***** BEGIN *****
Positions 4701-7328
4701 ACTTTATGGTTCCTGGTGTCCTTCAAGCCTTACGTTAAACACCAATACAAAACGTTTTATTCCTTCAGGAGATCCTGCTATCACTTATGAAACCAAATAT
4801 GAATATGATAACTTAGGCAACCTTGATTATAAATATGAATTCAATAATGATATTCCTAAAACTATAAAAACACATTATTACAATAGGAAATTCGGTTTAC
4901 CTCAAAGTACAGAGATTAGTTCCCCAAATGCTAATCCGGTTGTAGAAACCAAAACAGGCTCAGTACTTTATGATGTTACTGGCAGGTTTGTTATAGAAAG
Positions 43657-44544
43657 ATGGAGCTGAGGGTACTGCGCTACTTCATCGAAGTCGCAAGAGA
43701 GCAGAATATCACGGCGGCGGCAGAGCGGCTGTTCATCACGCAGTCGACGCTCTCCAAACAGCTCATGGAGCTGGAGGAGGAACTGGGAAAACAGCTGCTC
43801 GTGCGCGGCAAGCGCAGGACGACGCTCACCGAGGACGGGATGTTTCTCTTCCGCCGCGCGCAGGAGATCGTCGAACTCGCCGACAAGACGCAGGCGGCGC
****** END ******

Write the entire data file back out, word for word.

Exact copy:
Positions 4701-7328
4701 ACTTTATGGTTCCTGGTGTCCTTCAAGCCTTACGTTAAACACCAATACAAAACGTTTTATTCCTTCAGGAGATCCTGCTATCACTTATGAAACCAAATAT
4801 GAATATGATAACTTAGGCAACCTTGATTATAAATATGAATTCAATAATGATATTCCTAAAACTATAAAAACACATTATTACAATAGGAAATTCGGTTTAC
4901 CTCAAAGTACAGAGATTAGTTCCCCAAATGCTAATCCGGTTGTAGAAACCAAAACAGGCTCAGTACTTTATGATGTTACTGGCAGGTTTGTTATAGAAAG
Positions 43657-44544
43657 ATGGAGCTGAGGGTACTGCGCTACTTCATCGAAGTCGCAAGAGA
43701 GCAGAATATCACGGCGGCGGCAGAGCGGCTGTTCATCACGCAGTCGACGCTCTCCAAACAGCTCATGGAGCTGGAGGAGGAACTGGGAAAACAGCTGCTC
43801 GTGCGCGGCAAGCGCAGGACGACGCTCACCGAGGACGGGATGTTTCTCTTCCGCCGCGCGCAGGAGATCGTCGAACTCGCCGACAAGACGCAGGCGGCGC